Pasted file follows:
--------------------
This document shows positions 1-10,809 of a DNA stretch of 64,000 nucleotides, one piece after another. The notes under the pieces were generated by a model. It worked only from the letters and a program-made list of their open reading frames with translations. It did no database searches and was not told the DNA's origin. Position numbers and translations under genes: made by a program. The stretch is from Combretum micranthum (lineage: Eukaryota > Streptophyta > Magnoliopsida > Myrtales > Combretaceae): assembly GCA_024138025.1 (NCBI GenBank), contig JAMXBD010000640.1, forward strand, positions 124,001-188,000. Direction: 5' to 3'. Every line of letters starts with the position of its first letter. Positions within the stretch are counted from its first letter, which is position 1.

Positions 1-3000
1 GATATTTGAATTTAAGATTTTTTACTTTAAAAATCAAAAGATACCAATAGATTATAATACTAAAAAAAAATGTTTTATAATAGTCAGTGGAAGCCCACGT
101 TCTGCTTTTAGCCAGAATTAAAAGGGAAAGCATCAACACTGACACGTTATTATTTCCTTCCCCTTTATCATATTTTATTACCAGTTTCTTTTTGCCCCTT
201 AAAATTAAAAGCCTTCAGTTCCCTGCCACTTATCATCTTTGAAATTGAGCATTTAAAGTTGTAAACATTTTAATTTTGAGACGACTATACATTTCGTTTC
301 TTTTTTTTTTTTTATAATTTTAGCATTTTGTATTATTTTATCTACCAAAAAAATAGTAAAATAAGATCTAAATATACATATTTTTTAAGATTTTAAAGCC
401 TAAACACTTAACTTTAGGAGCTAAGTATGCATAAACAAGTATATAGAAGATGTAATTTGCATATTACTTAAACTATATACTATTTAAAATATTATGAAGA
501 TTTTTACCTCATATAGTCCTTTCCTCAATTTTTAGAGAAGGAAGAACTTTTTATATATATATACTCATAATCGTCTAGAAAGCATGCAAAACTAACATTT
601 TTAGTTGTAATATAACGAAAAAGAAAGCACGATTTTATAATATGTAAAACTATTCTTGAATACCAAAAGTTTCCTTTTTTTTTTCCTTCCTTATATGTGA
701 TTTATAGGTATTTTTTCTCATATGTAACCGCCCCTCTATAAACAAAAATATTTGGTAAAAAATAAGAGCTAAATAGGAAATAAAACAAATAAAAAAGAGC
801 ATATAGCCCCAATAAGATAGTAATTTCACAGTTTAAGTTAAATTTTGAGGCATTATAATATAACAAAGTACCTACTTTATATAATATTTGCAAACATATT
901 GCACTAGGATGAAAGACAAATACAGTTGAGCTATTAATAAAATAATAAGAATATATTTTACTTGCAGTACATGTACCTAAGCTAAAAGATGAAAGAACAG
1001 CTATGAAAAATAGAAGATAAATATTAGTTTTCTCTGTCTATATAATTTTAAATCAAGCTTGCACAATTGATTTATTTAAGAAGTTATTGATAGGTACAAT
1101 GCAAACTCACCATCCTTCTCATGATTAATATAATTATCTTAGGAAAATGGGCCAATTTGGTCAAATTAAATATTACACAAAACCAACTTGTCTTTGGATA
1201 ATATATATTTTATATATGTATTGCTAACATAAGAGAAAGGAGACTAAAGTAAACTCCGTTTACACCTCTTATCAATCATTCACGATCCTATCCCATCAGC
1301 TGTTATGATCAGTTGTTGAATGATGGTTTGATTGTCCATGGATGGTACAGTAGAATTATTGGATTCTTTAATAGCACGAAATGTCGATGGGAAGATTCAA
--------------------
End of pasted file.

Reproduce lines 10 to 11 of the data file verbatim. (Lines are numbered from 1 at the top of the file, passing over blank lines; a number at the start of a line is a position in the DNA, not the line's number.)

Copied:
701 TTTATAGGTATTTTTTCTCATATGTAACCGCCCCTCTATAAACAAAAATATTTGGTAAAAAATAAGAGCTAAATAGGAAATAAAACAAATAAAAAAGAGC
801 ATATAGCCCCAATAAGATAGTAATTTCACAGTTTAAGTTAAATTTTGAGGCATTATAATATAACAAAGTACCTACTTTATATAATATTTGCAAACATATT